Brazil’s status as the largest economy in Latin America and the 9th largest worldwide explains why the country is so attractive to entrepreneurs. Although the administrative process for starting a business in Brazil can be less streamlined than in other countries, the potential rewards are spectacular in this market of over 209 million people.
What is more, options are available to get your business moving sooner than it takes to incorporate — through a professional employer organization (PEO) providing payroll outsourcing in Brazil.
Starting a business in Brazil can sometimes be a challenging endeavour for foreign entrepreneurs, given the layers of bureaucracy and language barrier. As such, many look to a local experienced partner to assist in the process.
Learn more about starting a business in Brazil below:
First things first: key steps for starting a business in Brazil
Although the process for starting a business in Brazil has steadily improved over the years, it can still take a few months to reach full completion.
That process will involve five key steps:
1. Drafting of the Power of Attorney to be granted by the foreign shareholder
2. Notarization of personal documents and bylaws
3. Registration of foreign shareholders before the Central Bank of Brazil (Note that all documents presented must be translated by a certified official translator)
4. Submission of articles of incorporation with the relevant State Trade Board to generate a national register of legal entities number (CNPJ)
5. Opening of a corporate bank account in Brazil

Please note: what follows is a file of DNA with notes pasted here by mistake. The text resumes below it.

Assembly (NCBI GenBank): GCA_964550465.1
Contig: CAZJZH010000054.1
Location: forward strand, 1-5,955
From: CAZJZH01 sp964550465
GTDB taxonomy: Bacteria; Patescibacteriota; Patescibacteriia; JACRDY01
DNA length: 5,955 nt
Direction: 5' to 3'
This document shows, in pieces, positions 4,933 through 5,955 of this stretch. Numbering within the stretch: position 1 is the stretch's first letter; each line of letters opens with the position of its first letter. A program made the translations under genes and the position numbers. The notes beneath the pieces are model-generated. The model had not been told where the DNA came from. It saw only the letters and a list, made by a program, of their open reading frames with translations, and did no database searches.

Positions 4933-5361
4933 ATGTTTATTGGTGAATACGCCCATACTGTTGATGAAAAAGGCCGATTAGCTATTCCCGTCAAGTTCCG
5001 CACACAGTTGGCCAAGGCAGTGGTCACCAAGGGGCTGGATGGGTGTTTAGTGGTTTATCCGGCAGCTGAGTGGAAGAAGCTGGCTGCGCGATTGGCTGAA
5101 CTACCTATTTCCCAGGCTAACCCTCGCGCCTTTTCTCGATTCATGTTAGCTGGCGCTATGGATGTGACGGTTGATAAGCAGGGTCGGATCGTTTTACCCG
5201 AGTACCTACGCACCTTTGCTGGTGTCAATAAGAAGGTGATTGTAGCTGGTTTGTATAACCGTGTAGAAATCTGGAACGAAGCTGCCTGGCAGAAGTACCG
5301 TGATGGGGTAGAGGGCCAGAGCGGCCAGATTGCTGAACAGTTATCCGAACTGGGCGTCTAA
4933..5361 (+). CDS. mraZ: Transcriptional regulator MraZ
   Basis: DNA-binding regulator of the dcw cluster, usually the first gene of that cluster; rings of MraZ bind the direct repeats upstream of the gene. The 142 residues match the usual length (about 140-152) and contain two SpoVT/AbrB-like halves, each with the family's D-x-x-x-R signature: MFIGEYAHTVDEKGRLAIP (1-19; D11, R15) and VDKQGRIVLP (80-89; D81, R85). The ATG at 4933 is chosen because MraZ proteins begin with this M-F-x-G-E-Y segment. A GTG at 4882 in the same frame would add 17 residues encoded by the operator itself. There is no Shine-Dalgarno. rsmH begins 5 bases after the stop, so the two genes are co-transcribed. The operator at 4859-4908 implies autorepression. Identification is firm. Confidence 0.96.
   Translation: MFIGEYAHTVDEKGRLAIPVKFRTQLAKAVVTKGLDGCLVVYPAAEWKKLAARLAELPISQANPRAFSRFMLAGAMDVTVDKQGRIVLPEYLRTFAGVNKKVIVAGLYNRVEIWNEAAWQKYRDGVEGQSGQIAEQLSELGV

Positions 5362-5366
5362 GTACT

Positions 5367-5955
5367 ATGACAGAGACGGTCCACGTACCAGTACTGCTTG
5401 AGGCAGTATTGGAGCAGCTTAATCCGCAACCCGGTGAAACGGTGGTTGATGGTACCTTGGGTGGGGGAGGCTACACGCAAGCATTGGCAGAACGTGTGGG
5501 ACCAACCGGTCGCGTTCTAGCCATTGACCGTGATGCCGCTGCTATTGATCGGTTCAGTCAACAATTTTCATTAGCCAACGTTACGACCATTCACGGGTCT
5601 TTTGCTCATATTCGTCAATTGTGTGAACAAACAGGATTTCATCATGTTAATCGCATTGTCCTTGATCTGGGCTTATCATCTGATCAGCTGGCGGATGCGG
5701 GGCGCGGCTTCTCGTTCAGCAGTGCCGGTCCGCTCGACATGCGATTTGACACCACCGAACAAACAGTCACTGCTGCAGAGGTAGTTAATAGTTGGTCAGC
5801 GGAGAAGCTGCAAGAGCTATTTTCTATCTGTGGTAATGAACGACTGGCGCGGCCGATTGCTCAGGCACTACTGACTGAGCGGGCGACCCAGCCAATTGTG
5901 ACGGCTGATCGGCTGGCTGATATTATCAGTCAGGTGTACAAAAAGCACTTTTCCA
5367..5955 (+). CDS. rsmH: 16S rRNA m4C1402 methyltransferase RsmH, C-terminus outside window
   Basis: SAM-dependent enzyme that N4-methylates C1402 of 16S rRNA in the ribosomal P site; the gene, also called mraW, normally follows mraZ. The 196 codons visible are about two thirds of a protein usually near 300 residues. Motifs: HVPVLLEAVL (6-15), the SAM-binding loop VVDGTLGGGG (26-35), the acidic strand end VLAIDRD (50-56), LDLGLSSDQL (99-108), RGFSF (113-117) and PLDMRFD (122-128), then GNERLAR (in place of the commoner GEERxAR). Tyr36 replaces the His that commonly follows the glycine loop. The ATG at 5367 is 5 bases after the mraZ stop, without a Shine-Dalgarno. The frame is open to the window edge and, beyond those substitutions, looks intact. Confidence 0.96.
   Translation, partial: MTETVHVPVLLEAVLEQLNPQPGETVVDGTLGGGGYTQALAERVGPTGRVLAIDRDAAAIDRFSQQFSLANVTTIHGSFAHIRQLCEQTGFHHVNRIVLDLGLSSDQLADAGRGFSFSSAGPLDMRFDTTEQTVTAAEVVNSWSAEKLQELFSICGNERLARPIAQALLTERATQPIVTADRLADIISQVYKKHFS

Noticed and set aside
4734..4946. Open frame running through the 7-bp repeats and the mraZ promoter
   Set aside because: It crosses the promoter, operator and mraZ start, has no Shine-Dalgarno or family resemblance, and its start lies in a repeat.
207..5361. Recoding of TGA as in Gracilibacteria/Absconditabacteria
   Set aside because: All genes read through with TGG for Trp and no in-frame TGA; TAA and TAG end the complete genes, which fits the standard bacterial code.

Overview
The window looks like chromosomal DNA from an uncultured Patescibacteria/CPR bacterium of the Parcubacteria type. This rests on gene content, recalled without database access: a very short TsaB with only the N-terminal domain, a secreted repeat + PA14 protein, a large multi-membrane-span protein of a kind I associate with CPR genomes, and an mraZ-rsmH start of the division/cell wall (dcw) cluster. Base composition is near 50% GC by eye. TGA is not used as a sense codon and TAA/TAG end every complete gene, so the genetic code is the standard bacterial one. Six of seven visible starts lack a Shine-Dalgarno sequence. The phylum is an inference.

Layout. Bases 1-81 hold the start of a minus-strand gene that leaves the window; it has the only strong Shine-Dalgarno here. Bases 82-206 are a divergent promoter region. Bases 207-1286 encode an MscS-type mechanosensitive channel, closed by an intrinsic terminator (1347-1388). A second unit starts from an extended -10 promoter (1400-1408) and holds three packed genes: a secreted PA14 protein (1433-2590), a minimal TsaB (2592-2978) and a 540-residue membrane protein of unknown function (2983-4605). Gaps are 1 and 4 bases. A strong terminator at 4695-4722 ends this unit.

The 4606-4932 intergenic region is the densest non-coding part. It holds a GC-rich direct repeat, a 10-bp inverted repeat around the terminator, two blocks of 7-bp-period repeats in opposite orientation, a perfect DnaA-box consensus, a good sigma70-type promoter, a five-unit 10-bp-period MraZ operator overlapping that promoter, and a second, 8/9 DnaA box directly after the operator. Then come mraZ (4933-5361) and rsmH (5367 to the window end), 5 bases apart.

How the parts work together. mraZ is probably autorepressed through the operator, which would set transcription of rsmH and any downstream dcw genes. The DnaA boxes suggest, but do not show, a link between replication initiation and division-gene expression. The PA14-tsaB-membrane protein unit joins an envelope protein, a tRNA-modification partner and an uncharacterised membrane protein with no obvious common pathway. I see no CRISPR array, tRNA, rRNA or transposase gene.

Once all the above steps are completed, the newly formed company will be able to work in accordance with local laws. Note that once your CNPJ is issued, you’ll be able to access the electronic invoicing system to pay national and municipal taxes.
How long does it take?
Now that you know the key steps to starting a buinsees in Brazil, you might wonder how long it takes for the Brazilian authorities to formally conclude this process. Unfortunately, there is no hard or fast answer.
To begin with, the time to incorporate a company in Brazil may vary according to specific circumstances. For example, if the foreign shareholder is a private individual, there will be fewer documents to translate and notarize and, therefore, this part of the process will be faster.
Furthermore, times can vary depending on the economic activity developed by a company. If your business activity is to provide advisory services, in most Brazilian states the incorporation process should take between 12 and 16 weeks from receipt of the required documents by the Trade Board.
Given the timeframes involved in starting a business in Brazil, executives are strongly advised to engage with a local trusted specialist to ensure that this process complies with all legal requirements and thus avoids delays, liabilities, and unexpected expenses.
Save time when starting a business in Brazil with PEO services
Finding a Professional Employer Organization (PEO) payroll outsourcing company in Brazil will allow you to hire local staff without having to go through a potentially months-long company onboarding process.
A PEO will hire, fire, and pay staff on your behalf, meaning your business can become productive in the time it takes to find suitable workers — which is generally a matter of weeks, if not days, depending on their required skill set.
In this sense, PEO services represent both an alternative option to starting a buinsess in Brazil, as well as a possible stop-gap while you go through incorporation.
Find the right partner to exploit business opportunities in Brazil
At Biz Latin Hub, our multinational team is equipped to deliver expert advice on company formation and starting a business in Brazil. With our full suite of market entry and back-office services, we are your single point of contact to help you to enter the Brazilian market in the shortest possible time.
Contact us now to discuss your expansion options.
Learn more about our team and expert authors and watch our video to find out about 6 phenomenal reasons to do business in Brazil.